What is the point in talking about a negative result, emphasising it with a study with important numbers and, moreover, published in a journal of great scientific importance, like the New England Journal of Medicine?
A study that shows how giving vitamin D supplements to those who don’t have low levels does not reduce the risk of developing type 2 diabetes in high-risk people. It was a sense of low-cost hope that vanished into thin air, yet an attempt that had to be made even though it has failed miserably.
84 million with pre-diabetes
Let’s take a step back. The scenario of the study is in fact that of a country, the United States, which does not really know how to defend itself from diabetes. 84 million Americans have a very high risk of developing the disease, but 90% of them ignores this fact. And, on the other hand, they make a disease diagnosis every 23 seconds. So much so that already an American out of 11 already has diabetes. Scary numbers! That is why they started prescribing vitamin D which, having been associated in many studies with many diseases, from hypertension to cancer and diabetes itself, they thought would prevent diabetes.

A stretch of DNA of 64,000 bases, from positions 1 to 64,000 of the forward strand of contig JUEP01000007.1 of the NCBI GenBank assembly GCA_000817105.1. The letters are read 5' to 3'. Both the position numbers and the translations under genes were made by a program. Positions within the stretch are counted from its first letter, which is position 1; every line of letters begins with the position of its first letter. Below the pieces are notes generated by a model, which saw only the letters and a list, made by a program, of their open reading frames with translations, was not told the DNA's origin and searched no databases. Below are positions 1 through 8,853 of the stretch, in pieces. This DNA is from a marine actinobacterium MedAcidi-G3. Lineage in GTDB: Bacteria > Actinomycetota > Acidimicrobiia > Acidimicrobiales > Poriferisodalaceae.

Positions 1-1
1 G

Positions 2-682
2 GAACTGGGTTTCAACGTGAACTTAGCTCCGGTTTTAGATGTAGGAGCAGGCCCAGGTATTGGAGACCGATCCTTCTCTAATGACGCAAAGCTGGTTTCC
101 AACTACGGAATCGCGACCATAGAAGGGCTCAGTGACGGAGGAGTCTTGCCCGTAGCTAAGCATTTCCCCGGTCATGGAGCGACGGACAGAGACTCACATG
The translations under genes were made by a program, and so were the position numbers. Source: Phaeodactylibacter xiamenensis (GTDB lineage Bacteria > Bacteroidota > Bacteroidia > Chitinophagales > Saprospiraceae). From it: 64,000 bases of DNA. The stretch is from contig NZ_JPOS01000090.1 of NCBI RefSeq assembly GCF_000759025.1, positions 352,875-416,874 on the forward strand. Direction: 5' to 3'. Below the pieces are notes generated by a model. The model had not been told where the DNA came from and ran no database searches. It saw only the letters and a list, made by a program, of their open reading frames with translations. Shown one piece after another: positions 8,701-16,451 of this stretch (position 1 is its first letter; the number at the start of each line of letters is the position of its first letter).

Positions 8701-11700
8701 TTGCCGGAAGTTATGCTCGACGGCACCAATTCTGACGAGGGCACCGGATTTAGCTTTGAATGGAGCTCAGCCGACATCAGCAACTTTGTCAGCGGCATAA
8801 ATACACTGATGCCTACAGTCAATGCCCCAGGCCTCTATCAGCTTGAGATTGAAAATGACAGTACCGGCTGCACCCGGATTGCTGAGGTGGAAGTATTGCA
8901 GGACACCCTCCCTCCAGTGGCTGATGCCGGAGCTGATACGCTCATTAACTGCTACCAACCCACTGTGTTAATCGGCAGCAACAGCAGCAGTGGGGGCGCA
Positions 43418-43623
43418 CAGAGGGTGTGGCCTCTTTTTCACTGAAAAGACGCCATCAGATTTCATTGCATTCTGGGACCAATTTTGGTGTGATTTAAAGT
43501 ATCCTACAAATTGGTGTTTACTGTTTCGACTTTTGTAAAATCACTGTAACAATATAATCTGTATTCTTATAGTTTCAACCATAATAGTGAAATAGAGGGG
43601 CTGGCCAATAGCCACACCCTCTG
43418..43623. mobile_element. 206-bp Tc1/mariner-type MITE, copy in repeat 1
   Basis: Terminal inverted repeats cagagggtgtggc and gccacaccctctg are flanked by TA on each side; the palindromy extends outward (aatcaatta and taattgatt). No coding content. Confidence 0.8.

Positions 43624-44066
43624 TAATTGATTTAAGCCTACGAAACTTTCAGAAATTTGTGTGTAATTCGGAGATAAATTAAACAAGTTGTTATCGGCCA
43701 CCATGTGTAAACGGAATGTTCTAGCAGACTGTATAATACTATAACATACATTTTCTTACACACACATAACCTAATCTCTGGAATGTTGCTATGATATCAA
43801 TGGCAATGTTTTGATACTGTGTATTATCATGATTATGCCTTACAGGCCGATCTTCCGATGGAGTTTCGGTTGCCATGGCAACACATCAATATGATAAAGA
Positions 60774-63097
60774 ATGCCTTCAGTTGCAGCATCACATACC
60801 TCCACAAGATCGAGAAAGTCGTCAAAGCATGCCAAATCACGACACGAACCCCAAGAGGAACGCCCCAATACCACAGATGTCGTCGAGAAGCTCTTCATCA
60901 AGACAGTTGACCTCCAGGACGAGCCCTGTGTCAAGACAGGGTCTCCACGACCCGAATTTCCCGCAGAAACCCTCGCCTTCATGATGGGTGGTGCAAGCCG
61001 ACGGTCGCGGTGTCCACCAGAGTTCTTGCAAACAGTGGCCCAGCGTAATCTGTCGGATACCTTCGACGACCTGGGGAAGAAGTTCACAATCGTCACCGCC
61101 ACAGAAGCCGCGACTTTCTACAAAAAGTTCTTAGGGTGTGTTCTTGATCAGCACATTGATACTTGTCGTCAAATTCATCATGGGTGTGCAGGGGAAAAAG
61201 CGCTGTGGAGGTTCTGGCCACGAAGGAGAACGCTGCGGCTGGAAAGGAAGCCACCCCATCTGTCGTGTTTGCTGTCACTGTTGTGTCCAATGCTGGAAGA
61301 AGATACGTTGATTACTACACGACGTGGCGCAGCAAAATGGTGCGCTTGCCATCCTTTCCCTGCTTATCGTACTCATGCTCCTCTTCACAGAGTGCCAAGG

The idea of vitamin D deficiency
In some places in Europe, it was decided to make the therapeutic prescription necessary. In the case of the prevention of type 2 diabetes, and of the D2d study, we start from the idea that a vitamin D deficiency can be one of the triggers of the disease. Or in any case involved. And so Anastassios Pittas, co-director of the Center for Diabetes and Lipids of Tufts University and principal investigator of the study, decided to verify it by administering for about two and a half years a daily dose of 4000 IU (International Units) of Vitamin D and placebo to 2423 participants in 22 different studies throughout the country 844.8% women).
Hope thwarted by data
The hope was that supplementing with vitamin D (a low-cost solution compared to drugs for the disease) could reduce the risk of getting sick. At the end of the study 616 new cases of disease development were recorded: 293 among those who took vitamin D and 323 in the placebo group. Analysing and dividing the data, no difference was found.
This has the advantage of being the largest study on vitamin D and type 2 diabetes, but not the only one. Prescribing vitamin D is almost a fad and this study shows that at least to delay the arrival of the disease in high-risk individuals does not work.